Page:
“Twinkle, Twinkle, Little Star” is an English lullaby. Its lyrics, originally a poem by Jane Taylor, capture the wonder of God’s universe where stars hang “up above the world so high.” In the rarely published later stanzas, the star acts as a guide: “As your bright and tiny spark lights the traveler in the dark.”
In Philippians, Paul challenges believers in Philippi to be blameless and pure as they “shine . . . like stars in the sky” while offering the good news of the gospel to all around them (2:15–16). We wonder how we can shine like stars. We often feel inadequate and struggle to think our “light” is bright enough to make a difference. But stars don’t try to be stars. They just are. Light changes our world. And it changes us. God brought physical light into our world (Genesis 1:3); and through Jesus, God brings spiritual light into our lives (John 1:1–4).
We who have God’s light in us are to shine in such a way that those around us see light and are drawn to its source. As effortlessly as a star hanging in the night sky, our light makes a difference because of what it is: Light! When we simply shine, we follow Paul’s directive to “hold firmly to the word of life” in a world in deep darkness, and we draw others to the source of our hope: Jesus.
Riding along with my husband on some errands, I scrolled through emails on my phone and was surprised at an incoming advertisement for a local donut shop, a shop we had just passed on the right side of the street. Suddenly my stomach growled with hunger. I marveled at how technology allows vendors to woo us into their establishments.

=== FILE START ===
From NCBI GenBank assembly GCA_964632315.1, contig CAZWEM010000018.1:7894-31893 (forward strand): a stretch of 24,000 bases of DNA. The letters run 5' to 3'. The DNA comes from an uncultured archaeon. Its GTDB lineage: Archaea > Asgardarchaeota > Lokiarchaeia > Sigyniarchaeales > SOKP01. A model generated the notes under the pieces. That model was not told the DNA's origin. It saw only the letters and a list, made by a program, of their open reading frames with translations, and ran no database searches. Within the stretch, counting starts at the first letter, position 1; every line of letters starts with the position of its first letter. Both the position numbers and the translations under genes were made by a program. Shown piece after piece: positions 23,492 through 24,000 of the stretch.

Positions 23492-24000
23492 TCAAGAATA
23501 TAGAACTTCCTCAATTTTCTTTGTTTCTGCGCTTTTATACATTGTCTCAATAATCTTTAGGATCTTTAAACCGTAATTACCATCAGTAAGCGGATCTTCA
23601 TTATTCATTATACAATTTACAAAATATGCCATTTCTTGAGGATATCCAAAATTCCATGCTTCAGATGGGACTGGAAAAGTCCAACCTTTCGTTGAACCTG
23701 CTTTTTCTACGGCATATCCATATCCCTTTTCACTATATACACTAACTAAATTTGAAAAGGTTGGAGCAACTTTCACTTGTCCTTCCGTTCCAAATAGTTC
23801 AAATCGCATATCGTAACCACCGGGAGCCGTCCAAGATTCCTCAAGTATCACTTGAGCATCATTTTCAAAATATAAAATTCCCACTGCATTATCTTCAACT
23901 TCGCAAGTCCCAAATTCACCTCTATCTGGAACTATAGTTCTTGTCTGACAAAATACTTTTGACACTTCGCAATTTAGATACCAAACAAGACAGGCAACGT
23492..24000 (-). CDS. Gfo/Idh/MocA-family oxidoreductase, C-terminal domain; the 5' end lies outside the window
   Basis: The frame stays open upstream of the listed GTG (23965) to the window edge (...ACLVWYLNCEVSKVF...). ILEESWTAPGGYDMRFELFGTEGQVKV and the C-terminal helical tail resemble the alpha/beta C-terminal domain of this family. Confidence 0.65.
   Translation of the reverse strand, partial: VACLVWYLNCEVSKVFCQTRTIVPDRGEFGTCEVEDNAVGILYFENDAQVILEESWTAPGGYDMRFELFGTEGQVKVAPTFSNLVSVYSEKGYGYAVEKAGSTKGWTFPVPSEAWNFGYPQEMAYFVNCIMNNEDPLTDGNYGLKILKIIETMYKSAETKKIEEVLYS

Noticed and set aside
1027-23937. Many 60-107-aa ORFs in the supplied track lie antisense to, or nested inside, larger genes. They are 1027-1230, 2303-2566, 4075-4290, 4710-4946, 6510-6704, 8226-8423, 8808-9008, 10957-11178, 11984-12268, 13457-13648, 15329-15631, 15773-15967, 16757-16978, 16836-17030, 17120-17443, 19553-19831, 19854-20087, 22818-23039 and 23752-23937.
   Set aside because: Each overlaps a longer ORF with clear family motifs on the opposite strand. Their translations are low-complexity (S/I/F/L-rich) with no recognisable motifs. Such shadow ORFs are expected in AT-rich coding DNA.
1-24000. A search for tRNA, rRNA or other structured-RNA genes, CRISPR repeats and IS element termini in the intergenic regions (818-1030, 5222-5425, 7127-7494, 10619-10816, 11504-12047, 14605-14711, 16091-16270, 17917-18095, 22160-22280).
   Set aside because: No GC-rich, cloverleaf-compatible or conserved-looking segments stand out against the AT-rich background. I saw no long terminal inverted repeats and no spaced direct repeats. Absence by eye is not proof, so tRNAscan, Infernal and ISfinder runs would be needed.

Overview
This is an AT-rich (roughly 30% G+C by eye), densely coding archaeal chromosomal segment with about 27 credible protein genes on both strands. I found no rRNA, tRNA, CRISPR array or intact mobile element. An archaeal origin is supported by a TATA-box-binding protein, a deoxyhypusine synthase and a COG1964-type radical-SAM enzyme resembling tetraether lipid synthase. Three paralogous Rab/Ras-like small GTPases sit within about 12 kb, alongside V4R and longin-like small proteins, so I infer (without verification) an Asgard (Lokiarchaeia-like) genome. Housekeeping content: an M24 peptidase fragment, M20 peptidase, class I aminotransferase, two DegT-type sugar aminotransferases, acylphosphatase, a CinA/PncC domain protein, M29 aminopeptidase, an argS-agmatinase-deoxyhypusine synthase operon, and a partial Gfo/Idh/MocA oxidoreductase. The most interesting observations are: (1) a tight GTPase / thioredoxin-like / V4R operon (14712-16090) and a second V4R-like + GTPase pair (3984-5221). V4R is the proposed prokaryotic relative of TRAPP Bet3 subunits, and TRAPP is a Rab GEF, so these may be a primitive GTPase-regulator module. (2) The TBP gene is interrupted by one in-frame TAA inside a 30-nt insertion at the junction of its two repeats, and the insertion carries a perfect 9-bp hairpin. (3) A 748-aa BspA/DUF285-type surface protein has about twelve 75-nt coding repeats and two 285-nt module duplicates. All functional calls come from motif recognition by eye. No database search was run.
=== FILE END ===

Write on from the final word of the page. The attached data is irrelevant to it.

As I clicked off my email, I mused over God’s constant yearning to draw me closer. He always knows where I am and longs to influence my choices. I wondered, Does my heart growl in desire for Him the way my stomach did over the idea of a donut?
In John 6, following the miraculous feeding of the five thousand, the disciples eagerly ask Jesus to always give them “the bread . . . that gives life to the world” (vv. 33–34). Jesus responds in verse 35, “I am the bread of life. Whoever comes to me will never go hungry and whoever believes in me will never be thirsty.” How amazing that a relationship with Jesus can provide constant nourishment in our everyday lives!
The donut shop’s advertisement targeted my body’s craving, but God’s continuous knowledge of my heart’s condition invites me to recognize my ongoing need for Him and to receive the sustenance only He can provide.
I was guest-speaking in a local church and my topic was an honest story about presenting our brokenness before God and receiving the healing He wants to give. Before closing in prayer, the pastor stood in the center aisle, looked deeply into the eyes of his gathered congregants, and said, “As your pastor I have the privilege of seeing you midweek and hearing your heart-breaking stories of brokenness. Then in our weekend worship services, I have the pain of watching you hide your hurt away.”
My heart ached at the hidden hurts that God came to heal. The writer of Hebrews describes the word of God as alive and active. Many have understood this “word” to be the Bible, but it’s even more than that. Jesus is the living Word of God. He evaluates our thoughts and attitudes—and loves us still.
Jesus died to give us access to God’s presence, all the time. And while we all know that it’s not wise to share everything with everyone, we also know that God intends His church be a place where we can live unapologetically as broken and forgiven followers of Christ. It’s to be a place where we “carry each other’s burdens” (Galatians 6:2).
What are you hiding from others today? And how are you trying to hide from God as well? God sees us through Jesus. And He still loves us. Will we let Him?